Huey: (dismissive) Right, okay, whatever, leg. (Big Mama's arm returns; leg is replaced with a bandaged stump)
  • Culture Justifies Anything: Robert thinks soul food's significance to African-American culture justifies serving it despite its horrible fat content. Huey doesn't think it matters, especially when the restaurant ends up destroying the neighborhood. The restaurant's cook Chico chimes in that soul food originated as cooking the offal available to slaves, and people certainly shouldn't be eating it all the time.
    Huey: This food is destructive.
    Robert: This food is your culture.
    Huey: Then the culture is destructive.
  • Deep-Fried Whatever: Robert is such a junk food addict that he deep fries everything he eats — including broccoli.
  • Does This Remind You of Anything?: The episode shows the negative effects of junk food (which is also used as a metaphor for drugs) on society. The area near Meadowlark Park starts out as a respectable middle-class neighborhood, but quickly degenerates into a ghetto riddled with crime and poverty.
  • Don't Ask, Just Run: Huey wants to stop Robert's restaurant even as he's forced to work as a waiter, and eventually just starts telling the customers to go away.
    Customer: Let's see. Um, this is my first time here, but all my friends rave about it. What's good?
    Huey: Oh, everything here will kill you. Run.
  • Evil Plan: Ed I agrees to help Robert open The Itis, knowing that the restaurant's presence in the neighborhood will cause poverty, increased crime rates, and lowered property values, so that he can buy the nearby Meadowlark Park at a deep discount.
  • Foreshadowing: When showing Robert where the restaurant is, Ed Wuncler mentions he'd buy the park across the street if he didn't think the city was asking for too much. His wording is a blatant hint that hiring Robert was just a scheme to devalue the park.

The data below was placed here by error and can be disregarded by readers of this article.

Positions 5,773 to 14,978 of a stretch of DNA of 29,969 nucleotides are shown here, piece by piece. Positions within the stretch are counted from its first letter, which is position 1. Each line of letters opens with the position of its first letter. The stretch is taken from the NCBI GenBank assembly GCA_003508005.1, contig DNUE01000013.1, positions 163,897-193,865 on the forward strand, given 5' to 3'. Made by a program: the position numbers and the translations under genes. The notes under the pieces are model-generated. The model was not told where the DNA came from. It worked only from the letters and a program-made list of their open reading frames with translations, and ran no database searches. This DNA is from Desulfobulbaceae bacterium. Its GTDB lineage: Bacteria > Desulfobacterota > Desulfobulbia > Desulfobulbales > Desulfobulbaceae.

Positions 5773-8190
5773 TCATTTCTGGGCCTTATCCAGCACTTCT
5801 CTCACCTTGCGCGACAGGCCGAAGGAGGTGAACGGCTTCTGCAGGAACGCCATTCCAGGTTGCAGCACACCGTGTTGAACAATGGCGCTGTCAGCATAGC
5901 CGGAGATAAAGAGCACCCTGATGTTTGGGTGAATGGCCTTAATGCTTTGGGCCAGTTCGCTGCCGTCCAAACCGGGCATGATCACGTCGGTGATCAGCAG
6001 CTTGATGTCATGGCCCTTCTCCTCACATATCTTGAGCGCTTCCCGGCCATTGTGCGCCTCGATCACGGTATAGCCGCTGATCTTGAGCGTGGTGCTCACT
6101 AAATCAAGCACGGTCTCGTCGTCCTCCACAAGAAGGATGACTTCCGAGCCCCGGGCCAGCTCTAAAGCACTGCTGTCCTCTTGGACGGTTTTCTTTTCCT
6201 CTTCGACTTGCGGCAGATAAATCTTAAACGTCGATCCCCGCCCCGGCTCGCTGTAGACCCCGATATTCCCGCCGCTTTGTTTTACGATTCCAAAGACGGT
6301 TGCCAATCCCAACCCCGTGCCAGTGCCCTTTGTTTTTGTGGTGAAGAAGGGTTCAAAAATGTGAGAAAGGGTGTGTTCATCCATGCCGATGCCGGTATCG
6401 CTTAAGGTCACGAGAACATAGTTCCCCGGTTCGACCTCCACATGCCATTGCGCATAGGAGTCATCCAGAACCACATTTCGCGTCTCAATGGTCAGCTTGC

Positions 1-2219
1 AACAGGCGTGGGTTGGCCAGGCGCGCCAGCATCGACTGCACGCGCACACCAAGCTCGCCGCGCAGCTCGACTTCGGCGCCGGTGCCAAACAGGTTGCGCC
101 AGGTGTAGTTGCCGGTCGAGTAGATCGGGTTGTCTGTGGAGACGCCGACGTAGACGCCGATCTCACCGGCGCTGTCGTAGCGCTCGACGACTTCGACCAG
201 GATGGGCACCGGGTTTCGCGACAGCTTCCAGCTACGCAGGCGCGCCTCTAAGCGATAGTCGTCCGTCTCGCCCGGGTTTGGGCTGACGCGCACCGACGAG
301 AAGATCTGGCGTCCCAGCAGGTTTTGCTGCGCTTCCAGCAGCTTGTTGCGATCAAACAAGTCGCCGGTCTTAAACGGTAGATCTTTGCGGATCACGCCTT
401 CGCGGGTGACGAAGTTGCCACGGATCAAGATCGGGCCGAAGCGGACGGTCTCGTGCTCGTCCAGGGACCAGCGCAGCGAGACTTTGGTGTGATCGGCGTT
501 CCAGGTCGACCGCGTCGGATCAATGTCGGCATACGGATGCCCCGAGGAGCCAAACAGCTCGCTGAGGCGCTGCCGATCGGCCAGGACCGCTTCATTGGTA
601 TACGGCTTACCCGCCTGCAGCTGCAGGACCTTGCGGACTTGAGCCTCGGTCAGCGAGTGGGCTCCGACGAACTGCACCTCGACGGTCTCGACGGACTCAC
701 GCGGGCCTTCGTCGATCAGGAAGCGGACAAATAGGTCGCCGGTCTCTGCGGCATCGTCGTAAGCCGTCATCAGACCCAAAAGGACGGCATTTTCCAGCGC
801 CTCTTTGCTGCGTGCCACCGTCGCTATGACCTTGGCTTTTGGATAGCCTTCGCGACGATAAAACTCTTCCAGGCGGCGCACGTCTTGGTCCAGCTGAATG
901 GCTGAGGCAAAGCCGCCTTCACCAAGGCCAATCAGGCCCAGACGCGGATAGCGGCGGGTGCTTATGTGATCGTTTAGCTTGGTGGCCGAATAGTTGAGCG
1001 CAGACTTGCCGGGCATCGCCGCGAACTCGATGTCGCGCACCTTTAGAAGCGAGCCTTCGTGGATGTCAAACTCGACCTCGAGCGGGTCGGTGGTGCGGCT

I've been trying to buy that park for years, but the state is trying to buttfuck me on the price. But we'll see who buttfucks who.
  • Here We Go Again!:
    • The characters change their cuisine/eating habits so that rather than fall asleep, they now have to go the bathroom.
    • Huey points out that Big Mama's family from Soul Food after grieving Big Mama's death to diabetes caused by soul food still continued to indulge in soul food.
  • Hidden Depths: Chico, a busboy/waiter at the Itis who's an illegal alien from Mexico, proves to be surprisingly knowledgeable on African-American history (he explains further context about soul food). And he can perform CPR. All from a few community college classes.
  • Hypercompetent Sidekick: Chico is a really good employee, knows CPR and black history, and had a cousin helping with the bed hydraulics.
  • Hypocrite: Robert calls out Riley for calling Sarah's peach cobbler "vomit with peas in it". Robert asserts it is not and it only looks like it. Then again, Robert is almost always the same person Riley is.